DCM: In September you start your solo tour on which you will sing many old Bee Gees hits. Why do people still want to listen to the Bee Gees nowadays?

GIBB: I don't know, I sing the hits because I have fun doing it.... (He stands up) I'll be back in a moment, I must talk with Ken...

And away he is. Waiting for Robin again. Endless minutes later he returns, smiling, apologizing: The toothache had suddenly overcame him. We push the sun screen again and continue.

He does not like to hear the words "solo career." He is and has always been a Bee Gee, stresses the 54-year-old. He has undertaken solo projects only when the Bee Gees were having a break. Conflicts between the brothers Gibb should be located in the annals? No, that's nonsense, they have always got on well.

The Bee Gees were the three brothers Gibb: Barry, the oldest, with his characteristic long hair, and the twin brothers Maurice and Robin. In February 2003 Maurice died of a heartattack during an operation. A shock for the brothers.

GIBB: For me it was my personal "eleventh of September". From that moment on everything changed. Everything had to be reconsidered. Maurice had always been there, and now he is away. In a certain way I had to completely position myself again.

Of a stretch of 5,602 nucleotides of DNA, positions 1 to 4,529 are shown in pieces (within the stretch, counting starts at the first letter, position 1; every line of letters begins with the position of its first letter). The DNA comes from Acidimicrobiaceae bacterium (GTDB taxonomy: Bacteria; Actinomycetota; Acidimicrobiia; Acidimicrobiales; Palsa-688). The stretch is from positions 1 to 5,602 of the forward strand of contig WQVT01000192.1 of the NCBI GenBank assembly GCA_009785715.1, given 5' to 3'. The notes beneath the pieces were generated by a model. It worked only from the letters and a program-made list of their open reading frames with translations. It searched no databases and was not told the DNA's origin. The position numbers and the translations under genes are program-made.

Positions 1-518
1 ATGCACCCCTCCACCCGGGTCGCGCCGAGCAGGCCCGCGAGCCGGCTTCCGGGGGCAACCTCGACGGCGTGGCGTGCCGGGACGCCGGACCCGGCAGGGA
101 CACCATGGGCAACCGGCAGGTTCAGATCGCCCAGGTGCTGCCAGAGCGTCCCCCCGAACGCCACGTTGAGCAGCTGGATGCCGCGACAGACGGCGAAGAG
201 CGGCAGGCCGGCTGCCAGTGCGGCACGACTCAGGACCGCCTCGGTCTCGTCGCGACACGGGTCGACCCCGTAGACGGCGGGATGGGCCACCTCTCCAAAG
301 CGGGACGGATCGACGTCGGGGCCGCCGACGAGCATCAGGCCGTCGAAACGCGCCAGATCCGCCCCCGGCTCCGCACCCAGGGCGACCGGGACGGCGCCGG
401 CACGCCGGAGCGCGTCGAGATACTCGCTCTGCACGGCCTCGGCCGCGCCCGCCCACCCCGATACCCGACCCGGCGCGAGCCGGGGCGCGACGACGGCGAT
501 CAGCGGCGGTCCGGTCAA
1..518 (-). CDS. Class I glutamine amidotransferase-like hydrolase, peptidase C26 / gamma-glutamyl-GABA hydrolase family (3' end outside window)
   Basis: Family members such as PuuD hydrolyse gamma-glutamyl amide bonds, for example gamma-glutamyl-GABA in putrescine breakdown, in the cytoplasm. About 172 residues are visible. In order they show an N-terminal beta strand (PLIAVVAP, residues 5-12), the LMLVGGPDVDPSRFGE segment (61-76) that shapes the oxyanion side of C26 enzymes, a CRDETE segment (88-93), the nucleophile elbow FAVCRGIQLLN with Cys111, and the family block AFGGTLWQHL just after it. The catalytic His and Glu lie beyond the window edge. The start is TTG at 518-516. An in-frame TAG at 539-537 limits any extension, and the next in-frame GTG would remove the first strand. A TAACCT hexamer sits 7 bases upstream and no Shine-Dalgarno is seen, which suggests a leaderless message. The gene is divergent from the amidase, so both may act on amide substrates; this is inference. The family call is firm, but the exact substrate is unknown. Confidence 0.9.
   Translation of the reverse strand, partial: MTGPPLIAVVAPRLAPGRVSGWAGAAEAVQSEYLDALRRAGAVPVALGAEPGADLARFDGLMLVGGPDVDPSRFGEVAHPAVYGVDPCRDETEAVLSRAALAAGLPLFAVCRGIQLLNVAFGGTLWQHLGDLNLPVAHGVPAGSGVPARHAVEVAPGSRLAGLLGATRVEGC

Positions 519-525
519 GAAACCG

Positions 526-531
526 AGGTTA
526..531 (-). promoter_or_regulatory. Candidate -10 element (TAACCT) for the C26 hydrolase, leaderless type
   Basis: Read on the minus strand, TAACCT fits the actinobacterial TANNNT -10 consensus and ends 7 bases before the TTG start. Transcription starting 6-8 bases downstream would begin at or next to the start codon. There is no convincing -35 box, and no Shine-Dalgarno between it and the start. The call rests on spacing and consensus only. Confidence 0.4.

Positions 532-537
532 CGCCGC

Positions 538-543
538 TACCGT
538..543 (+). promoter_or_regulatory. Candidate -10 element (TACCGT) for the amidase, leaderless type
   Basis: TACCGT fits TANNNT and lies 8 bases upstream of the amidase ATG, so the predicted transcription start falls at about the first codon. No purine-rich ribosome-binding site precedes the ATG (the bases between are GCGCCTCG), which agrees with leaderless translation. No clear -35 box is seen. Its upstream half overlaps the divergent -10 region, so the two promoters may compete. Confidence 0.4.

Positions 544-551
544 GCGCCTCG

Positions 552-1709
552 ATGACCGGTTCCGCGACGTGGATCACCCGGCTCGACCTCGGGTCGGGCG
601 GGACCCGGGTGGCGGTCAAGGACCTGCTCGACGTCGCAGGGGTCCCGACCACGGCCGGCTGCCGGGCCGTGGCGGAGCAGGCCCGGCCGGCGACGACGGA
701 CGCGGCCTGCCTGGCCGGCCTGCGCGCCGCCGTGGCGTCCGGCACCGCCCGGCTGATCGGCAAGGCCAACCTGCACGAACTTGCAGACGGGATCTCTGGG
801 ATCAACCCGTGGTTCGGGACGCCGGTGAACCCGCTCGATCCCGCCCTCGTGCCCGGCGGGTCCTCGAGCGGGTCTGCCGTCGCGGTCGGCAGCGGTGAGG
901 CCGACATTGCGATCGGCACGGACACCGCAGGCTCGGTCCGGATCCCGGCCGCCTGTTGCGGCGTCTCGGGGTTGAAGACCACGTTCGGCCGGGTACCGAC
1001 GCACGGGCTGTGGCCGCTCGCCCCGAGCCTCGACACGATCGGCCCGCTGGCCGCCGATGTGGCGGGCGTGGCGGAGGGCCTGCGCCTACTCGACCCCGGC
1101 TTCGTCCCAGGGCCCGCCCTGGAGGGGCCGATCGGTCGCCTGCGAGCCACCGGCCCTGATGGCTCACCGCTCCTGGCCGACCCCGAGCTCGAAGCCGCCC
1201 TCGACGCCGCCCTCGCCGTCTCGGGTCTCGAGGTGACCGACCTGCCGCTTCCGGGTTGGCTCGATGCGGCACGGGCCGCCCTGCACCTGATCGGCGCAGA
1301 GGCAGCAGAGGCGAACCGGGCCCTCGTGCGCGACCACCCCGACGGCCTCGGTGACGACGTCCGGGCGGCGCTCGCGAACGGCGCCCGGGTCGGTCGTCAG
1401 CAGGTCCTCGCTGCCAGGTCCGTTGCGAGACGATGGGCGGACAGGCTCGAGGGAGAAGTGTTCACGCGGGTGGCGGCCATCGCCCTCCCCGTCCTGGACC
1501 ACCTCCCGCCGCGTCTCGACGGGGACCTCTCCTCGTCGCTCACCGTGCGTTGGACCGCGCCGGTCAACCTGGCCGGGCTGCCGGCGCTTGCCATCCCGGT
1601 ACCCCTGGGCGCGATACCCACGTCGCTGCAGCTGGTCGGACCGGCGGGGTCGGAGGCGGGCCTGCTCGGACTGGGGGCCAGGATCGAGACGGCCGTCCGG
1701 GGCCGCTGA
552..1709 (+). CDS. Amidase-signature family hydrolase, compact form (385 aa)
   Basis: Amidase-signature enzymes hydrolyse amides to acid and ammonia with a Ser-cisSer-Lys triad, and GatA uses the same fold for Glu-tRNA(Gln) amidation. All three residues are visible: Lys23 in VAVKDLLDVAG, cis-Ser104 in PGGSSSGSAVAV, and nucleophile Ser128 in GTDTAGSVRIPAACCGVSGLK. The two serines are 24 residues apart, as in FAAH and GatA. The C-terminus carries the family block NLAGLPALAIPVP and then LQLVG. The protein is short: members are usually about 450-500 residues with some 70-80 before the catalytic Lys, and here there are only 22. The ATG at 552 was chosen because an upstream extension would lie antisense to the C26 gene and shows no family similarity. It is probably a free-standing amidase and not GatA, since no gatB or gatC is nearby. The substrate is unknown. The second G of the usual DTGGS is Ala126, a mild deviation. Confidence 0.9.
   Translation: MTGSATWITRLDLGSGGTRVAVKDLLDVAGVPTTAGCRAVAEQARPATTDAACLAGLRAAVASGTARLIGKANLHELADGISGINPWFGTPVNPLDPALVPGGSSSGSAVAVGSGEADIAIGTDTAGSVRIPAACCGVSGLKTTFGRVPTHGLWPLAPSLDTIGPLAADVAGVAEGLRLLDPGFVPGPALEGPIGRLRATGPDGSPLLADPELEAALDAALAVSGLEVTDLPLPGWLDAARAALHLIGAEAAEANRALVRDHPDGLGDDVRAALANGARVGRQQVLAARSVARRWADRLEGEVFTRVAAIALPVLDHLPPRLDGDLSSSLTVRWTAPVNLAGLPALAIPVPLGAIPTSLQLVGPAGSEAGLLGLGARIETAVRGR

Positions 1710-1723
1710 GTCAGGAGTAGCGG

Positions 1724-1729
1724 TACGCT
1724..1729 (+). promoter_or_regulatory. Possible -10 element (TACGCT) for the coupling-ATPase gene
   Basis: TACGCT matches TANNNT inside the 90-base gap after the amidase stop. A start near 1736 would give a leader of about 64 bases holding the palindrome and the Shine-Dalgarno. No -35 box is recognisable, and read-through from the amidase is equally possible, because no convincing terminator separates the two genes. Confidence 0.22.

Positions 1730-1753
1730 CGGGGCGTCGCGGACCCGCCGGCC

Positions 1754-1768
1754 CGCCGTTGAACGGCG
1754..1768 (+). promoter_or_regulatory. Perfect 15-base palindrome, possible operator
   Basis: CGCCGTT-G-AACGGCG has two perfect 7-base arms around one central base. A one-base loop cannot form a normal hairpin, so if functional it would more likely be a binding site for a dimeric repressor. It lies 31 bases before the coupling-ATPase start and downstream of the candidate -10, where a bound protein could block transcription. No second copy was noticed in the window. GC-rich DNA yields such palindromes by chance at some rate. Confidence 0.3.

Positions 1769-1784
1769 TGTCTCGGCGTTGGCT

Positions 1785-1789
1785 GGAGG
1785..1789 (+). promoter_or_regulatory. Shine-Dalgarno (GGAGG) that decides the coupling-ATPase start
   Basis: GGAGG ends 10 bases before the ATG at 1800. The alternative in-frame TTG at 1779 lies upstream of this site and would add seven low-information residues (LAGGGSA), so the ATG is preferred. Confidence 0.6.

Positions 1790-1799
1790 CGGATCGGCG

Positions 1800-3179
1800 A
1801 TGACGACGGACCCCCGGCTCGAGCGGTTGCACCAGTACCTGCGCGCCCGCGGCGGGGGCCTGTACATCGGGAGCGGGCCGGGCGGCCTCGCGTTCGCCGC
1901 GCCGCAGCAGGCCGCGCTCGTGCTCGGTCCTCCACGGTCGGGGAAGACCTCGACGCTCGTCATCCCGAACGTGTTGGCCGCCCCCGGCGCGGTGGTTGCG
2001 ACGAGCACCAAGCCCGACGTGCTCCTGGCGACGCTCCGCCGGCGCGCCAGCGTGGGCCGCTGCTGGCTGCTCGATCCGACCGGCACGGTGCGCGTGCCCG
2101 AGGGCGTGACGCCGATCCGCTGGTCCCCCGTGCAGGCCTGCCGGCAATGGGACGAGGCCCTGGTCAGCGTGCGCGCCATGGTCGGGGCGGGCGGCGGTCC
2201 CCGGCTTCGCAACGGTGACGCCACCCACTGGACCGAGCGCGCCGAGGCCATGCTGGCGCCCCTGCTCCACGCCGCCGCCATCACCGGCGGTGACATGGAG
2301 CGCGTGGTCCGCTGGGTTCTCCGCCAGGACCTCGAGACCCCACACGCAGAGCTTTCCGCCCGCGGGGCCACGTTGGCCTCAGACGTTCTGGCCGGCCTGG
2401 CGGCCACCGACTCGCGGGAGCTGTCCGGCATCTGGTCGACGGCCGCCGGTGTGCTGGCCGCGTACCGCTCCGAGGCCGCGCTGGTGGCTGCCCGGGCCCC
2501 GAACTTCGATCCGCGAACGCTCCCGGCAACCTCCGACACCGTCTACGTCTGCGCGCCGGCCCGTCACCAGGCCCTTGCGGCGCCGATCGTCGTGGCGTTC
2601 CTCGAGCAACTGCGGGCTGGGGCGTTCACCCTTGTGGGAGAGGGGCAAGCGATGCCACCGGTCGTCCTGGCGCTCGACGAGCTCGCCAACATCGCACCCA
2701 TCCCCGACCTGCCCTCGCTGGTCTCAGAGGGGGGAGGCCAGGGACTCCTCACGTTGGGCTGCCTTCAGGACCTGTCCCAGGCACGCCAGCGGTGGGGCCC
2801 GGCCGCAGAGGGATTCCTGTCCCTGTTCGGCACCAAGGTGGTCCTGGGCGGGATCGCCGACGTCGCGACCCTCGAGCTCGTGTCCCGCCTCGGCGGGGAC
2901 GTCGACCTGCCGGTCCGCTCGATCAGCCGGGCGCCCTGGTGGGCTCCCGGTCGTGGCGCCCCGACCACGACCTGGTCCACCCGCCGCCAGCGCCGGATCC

The London Evening Standard once wrote about the Bee Gees, "the band nobody admits to like embodies like no other group the Disco sound of the 70's." The soundtrack to the film Saturday Night Fever sold 30 million records and remains the biggest-selling soundtrack ever, with hits like "Stayin Alive", "Night Fever" and "How Deep Is Your Love" (by the way Robin's favourite song).

DCM: How do you feel about representing a whole generation, in this case the Disco 70's?

GIBB: I do not feel as someone who represents anything. I am simply one of the Bee Gees.

DCM: How did the Bee Gees co-operate? Were the tasks distributed?

GIBB: Can you repeat the question?

DCM: How did you write the songs, for example?

GIBB: Now, we sat together over a table... (exhaustive information, hopefully he holds out despite his toothache! Hopefully he does not jump up again!) ... I would like to return to the question about representing a generation. (Aha!) Despite all I think it's a good thing, something you can be proud of. The 60s are represented by the Beatles, for example....